SciELO - Scientific Electronic Library Online

vol.75 número2Diversidad de aves y mamíferos marinos en bahía San Pedro, costa de Purranque, centro-sur de ChileBiología reproductiva de la tagua común (Fúlica armillata) y la tagua de frente roja (F. rufifrons) en un área agroforestal del centro-sur de Chile índice de autoresíndice de materiabúsqueda de artículos
Home Pagelista alfabética de revistas  

Gayana (Concepción)

versión On-line ISSN 0717-6538

Gayana (Concepc.) vol.75 no.2 Concepción  2011 

Gayana 75(2): 155-160, 2011


Eye orbit geometric shape in Liolaemus as an indicator of polygyny or monogamy

Geometría de la órbita ocular en Liolaemus como indicador de poliginia o monogamia


Marcela. A. Vidal Maldonado*

Laboratorio de Genómica y Biodiversidad, Departamento de Ciencias Básicas, Facultad de Ciencias, Universidad del Bío-Bío. Casilla 447, Chillán, Chile. *E-mail:,


Most animal groups have sexual dimorphism in morphological characters, especially body size. In many cases, sexual dimorphism may be a consequence of a hierarchical social organization within populations. However, polygyny or monogamy may evolve independently of sexual dimorphism. Two Liolaemus species are known to be good model species to study the relationship between sexual dimorphism and sexual social system: Liolaemus tenuis (polygyny) and Liolaemus copiapoensis (monogamy). In this study, I evaluate the morphological variation in the geometric shape of the orbit between sexes in the two species, comparing their social condition (polygyny, monogamy) and applying a geometric morphometrical methodology. The results show morphological differentiation in orbit shape, suggesting potentially adaptative characters associated with social condition. There are variety of possible causes which could explain these differences (e.g., multiple origins of the social system in Liolaemus), which could provide new perspectives; however, the generalized lack of knowledge of social systems in Liolaemus species imposes barriers to new studies on the subject.

Keywords: Geometric morphometrics, Liolaemus copiapoensis, Liolaemus tenuis, social behavior.


La mayoría de los grupos de animales muestran dimorfismo sexual en los caracteres morfológicos, en particular el tamaño del cuerpo. En muchos casos, el dimorfismo sexual puede ser una consecuencia de una organización social jerarquizada dentro de las poblaciones. Sin embargo, la poliginia o la monogamia pueden evolucionar por líneas independientes del dimorfismo sexual. Existen dos especies de Liolaemus conocidas por ser buenas especies de estudio, puesto que permiten relacionar el dimorfismo sexual y el sistema social: Liolaemus tenuis (poligínica) y Liolaemus copiapoensis (monógama). En este estudio se evalúa la variación morfológica de la forma de las órbitas entre los sexos de ambas especies, comparando su condición social (poliginia, monogamia) y aplicando la metodología de morfometría geométrica. Los resultados muestran diferencias morfológicas en la forma de la órbita, sugiriendo que corresponden a un carácter potencialmente adaptativo asociado a la condición social. En este sentido, hay una variedad de posibles causas que podrían explicar estas diferencias (e.g., orígenes múltiples del sistema social en Liolaemus), las cuales podría llevar a nuevas perspectivas de estudio. Sin embargo, la falta de conocimiento acerca de los sistemas sociales en las especies de Liolaemus impone barreras a nuevos estudios.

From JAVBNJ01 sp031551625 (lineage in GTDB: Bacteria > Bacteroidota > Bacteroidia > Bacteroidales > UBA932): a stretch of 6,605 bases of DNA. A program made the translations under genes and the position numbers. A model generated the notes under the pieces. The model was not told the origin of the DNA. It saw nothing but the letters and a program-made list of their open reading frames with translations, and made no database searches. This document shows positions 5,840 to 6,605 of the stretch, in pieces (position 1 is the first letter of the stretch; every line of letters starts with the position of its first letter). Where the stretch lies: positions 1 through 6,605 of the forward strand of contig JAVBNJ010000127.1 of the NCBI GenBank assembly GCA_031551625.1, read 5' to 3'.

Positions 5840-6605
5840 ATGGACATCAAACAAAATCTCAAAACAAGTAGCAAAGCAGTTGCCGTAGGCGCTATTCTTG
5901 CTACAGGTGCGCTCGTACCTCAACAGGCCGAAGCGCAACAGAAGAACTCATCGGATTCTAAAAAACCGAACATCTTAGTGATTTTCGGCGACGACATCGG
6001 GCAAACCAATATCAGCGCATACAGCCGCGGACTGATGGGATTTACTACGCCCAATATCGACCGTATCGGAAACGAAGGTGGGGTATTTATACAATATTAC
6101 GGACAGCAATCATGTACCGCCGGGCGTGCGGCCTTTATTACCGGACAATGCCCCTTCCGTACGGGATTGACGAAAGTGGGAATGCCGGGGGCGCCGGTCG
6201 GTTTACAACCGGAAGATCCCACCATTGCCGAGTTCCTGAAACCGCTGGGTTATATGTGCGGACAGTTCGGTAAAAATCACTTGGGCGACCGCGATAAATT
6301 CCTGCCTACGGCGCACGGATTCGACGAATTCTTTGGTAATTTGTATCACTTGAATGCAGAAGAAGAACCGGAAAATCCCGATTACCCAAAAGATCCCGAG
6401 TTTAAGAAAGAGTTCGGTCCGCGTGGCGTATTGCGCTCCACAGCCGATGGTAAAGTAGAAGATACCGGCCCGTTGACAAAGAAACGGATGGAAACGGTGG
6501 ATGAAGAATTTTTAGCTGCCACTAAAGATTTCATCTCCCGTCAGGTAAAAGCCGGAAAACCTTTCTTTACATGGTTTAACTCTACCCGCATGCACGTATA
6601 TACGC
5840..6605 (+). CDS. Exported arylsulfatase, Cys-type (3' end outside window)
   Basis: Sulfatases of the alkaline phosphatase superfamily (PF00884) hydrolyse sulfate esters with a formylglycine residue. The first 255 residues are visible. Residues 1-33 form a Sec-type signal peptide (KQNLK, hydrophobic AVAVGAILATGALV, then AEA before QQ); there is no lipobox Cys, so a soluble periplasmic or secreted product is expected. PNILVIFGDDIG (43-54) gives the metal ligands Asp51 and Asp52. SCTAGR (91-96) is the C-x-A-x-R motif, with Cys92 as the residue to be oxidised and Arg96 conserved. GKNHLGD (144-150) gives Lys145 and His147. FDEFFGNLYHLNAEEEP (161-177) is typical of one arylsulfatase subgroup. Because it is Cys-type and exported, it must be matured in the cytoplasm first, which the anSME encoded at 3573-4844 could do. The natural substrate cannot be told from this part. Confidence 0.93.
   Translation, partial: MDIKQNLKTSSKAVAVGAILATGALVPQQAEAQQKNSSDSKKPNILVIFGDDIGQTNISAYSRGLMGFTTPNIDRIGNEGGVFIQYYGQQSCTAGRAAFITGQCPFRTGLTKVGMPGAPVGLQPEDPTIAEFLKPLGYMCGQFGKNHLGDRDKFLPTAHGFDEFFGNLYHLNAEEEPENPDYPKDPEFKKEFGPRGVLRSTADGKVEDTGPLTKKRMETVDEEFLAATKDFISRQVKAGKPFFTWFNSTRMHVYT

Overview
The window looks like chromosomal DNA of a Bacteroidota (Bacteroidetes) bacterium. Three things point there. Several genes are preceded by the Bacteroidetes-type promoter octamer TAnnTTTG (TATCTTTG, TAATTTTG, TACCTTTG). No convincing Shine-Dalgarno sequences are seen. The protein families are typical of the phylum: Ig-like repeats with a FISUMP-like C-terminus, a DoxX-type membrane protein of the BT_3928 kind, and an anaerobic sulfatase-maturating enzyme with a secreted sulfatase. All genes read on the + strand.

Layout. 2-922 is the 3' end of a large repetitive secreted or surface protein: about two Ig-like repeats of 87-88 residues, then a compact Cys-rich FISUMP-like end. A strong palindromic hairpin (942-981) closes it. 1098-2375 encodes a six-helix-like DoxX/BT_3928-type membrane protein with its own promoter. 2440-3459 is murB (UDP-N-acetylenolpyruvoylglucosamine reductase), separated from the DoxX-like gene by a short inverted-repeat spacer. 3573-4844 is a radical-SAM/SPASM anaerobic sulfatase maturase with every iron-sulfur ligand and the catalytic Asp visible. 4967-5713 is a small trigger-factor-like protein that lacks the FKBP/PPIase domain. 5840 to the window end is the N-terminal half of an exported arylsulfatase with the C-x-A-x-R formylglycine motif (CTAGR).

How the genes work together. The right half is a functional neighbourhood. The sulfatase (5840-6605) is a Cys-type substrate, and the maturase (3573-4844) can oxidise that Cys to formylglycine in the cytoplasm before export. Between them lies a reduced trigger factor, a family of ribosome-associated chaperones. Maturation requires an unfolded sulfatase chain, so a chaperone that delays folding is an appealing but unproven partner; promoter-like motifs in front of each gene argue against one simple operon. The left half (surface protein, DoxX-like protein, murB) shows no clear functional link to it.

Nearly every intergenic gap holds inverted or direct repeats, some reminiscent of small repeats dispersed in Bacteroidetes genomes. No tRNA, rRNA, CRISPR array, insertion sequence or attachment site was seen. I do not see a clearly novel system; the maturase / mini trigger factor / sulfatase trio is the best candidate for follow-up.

Palabras claves: Morfometría geométrica, Liolaemus copiapoensis, Liolaemus tenuis, conducta social



In most animal groups, sexual differences in morphological characters (sexual dimorphism) are a common phenomenon, particularly in body size. The direction of the difference, i.e., whether males or females are larger, differs between animal groups; in vertebrates males are typically the larger sex (Schoener et al. 1982; Shine 1986; Fairbairn 1990, 1997;

Andersson 1994). Several proximate mechanisms have been proposed to explain sexual dimorphism, such as differential mortality of sexes (Stamps 1993) and different growth rates of sexes (Watkins 1996). However, natural or sexual selection remains the ultimate mechanism explaining sexual dimorphism (Shine 1986; Andersson 1994; Watkins 1998). Sexual dimorphism is one consequence of a hierarchical social organization within populations (Verrastro 2004).